How can we build practical policy into data analysis?

Profile picture of Rhiannon WilliamsRhiannon Williams, one of our Data Impact Fellows, discusses how she seeks to build practical policy into data analysis in her work.

Data analysis is a powerful tool for understanding policy and how it impacts people. When starting a research project that explores a policy, we might first think about the broad population or place that the policy targets. However, in practice, the implementation of policy doesn’t always happen to everyone all at once.

Practical elements such as local conditions or the capacity for practitioners to implement a change quickly sometimes mean that policy changes happen bit by bit, affecting different places or groups of people at different times. By building the practicalities of a policy rollout into data analysis, we can often capture its effects more accurately. A more accurate reflection of the policy’s effect in turn leads to more relevant and meaningful research impacts. As a UK Data Service Impact Fellow, impact and the potential for real change drive my research process.

The research context: Universal Credit and housing problems

My recent research focuses on the relationship between the Universal Credit system and claimants’ problems meeting housing costs. The reshaping of the UK welfare system into the new Universal Credit system is a monumental change, affecting the lives of several million benefit claimants across different places, populations, and circumstances. The policy change replaces six legacy benefits with one integrated benefit, Universal Credit, to create one centralised welfare system. Research shows that Universal Credit is at times linked to increased financial hardship, with some claimants struggling to pay their rent or turning to food banks for help. The introduction of Universal Credit is having very real and often harmful effects on claimants, making research on how it works urgent and potentially very impactful.

Universal Credit’s complex timeline

A timeline of the rollout of Universal Credit

A timeline of the rollout of Universal Credit

Universal Credit’s rollout has been complex, with different levels of provision coming to different local authorities at different times between 2013 and 2018. As of 2023, the rollout of Universal Credit is not fully complete. The ‘Managed Migration’ programme, through which remaining legacy benefit claimants will be moved to the Universal Credit system, is projected to take place over the next few years. This stage will particularly affect a large number of vulnerable claimants, including many claimants with disabilities. To better understand different claimants’ experiences and hopefully produce impacts that would help vulnerable groups, I wanted to build the different stages of Universal Credit into my research.

An impact-focused research approach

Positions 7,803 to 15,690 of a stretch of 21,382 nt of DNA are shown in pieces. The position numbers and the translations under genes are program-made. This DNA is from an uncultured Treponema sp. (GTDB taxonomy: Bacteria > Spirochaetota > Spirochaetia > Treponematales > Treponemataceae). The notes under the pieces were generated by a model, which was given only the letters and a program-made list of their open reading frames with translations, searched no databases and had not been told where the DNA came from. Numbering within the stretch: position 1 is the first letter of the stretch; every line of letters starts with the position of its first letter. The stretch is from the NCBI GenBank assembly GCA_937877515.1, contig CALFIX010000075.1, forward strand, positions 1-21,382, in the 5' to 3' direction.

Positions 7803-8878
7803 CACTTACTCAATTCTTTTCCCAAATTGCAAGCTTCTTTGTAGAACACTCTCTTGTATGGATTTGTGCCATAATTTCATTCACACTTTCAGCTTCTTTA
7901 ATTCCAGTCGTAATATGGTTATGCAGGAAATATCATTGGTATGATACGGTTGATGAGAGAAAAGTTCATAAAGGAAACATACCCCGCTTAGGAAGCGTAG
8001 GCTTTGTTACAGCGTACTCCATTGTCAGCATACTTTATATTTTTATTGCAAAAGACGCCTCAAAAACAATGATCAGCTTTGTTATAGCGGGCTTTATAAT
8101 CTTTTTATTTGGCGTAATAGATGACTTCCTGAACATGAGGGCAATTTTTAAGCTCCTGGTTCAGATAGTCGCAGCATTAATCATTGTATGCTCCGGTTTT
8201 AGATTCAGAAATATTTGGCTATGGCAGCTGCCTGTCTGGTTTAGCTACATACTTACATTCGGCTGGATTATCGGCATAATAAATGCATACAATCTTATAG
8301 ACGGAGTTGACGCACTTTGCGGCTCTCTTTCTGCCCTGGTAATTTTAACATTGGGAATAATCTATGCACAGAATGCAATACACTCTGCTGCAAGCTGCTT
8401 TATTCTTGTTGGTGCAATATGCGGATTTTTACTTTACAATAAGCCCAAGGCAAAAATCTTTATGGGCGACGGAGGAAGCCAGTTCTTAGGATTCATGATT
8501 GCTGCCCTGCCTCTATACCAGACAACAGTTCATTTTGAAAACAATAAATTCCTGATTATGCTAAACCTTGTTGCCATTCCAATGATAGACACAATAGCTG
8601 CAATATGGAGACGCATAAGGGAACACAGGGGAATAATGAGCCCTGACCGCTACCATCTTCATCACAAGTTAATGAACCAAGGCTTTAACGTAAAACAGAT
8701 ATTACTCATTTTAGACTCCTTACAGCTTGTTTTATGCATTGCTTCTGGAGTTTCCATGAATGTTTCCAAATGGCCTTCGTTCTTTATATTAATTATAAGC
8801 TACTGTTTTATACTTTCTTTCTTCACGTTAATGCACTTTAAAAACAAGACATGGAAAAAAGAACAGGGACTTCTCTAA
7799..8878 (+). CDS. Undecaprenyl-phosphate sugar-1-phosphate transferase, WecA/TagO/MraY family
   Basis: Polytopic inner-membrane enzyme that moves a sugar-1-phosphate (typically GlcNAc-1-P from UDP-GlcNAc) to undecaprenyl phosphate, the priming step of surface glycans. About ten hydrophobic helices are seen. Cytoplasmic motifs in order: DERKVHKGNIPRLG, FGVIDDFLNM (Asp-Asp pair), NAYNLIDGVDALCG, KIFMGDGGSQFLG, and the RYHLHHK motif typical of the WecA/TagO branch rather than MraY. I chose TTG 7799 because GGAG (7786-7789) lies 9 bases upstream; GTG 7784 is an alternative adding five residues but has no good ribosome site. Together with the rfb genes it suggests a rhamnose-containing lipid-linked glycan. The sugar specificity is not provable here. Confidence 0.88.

To achieve this, I prioritised integrating the rollout of Universal Credit in my research design. The staggered nature of the rollout provided an unusual and exciting opportunity to directly compare claimants in both the Universal Credit and legacy benefit systems. I used data from Understanding Society, a nationally representative survey of around 40,000 households covering a wide range of topics. By capturing the everyday details of UK residents’ lives and how they change over time, Understanding Society allowed me to draw on claimants’ real experiences of policy change.

The comparison groups were created by combining Understanding Society data with DWP data, enabling year-by-year insights into what benefits respondents claimed and the availability of Universal Credit in their area at that time. By building the practical policy implementation into the research design in this way, I was able to gather robust insights into how the experiences of Universal Credit claimants compared to their legacy benefit counterparts.

Research impact and implications

The findings demonstrated a higher likelihood of experiencing housing payment problems among Universal Credit claimants, particularly for people with disabilities and claimants moving from Housing Benefit to Universal Credit. As the Universal Credit system’s reach widens and its outcomes become increasingly entrenched in the lives of claimants, these vulnerable claimants will potentially encounter increased and compounding housing difficulties. By identifying and evidencing the disproportionate risk among vulnerable groups, the research findings can now support housing policymakers and practitioners shape future research and policy change to better meet the needs of claimants.

The example of Universal Credit highlights the value of building the practicalities of policy into research that looks at policy and its effect. By being specific in our research design about how a policy is carried out, we can produce more accurate and robust findings on its effects. This means that our findings will be more aligned to the real experiences of people affected by policy and are more likely to have meaningful and relevant research impacts.

You can read Rhiannon’s research on Universal Credit in the paper published in Housing Studies.

About the author

Rhiannon is a Research Associate at the University of Sheffield, working in CaCHE and the Department of Urban Studies and Planning. Her PhD was on housing insecurity at the University of Sheffield as part of the Data Analytics and Society CDT. Her research explores housing insecurity in the UK in relation to changes in welfare policy, with a particular focus on the association between Universal Credit and housing. She uses quantitative data analysis methods, including logistic regression and multilevel modelling.

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